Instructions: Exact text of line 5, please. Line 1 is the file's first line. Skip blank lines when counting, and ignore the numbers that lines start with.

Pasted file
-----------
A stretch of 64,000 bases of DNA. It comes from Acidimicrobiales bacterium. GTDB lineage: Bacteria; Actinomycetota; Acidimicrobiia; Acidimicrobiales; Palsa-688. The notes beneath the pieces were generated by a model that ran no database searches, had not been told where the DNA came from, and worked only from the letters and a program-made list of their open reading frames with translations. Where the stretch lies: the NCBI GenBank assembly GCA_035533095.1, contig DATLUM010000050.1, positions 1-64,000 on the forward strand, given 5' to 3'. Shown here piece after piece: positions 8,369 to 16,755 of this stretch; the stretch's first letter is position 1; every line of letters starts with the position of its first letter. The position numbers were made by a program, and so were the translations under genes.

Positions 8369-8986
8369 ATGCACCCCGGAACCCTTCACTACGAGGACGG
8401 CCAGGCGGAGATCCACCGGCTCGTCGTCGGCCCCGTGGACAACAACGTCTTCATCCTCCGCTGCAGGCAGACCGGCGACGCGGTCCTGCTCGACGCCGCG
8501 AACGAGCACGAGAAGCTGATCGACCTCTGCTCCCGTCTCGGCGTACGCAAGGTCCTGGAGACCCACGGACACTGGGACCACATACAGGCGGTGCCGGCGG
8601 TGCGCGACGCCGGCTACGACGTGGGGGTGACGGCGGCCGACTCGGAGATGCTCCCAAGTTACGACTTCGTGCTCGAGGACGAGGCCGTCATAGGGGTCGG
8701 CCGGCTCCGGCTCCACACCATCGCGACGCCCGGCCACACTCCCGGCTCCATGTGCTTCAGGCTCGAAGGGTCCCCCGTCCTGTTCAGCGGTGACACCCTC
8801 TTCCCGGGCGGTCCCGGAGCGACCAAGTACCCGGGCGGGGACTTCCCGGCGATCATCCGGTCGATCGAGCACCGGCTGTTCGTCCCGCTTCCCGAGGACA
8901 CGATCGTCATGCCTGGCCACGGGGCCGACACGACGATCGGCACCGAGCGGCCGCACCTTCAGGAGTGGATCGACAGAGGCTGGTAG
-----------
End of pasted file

8501 AACGAGCACGAGAAGCTGATCGACCTCTGCTCCCGTCTCGGCGTACGCAAGGTCCTGGAGACCCACGGACACTGGGACCACATACAGGCGGTGCCGGCGG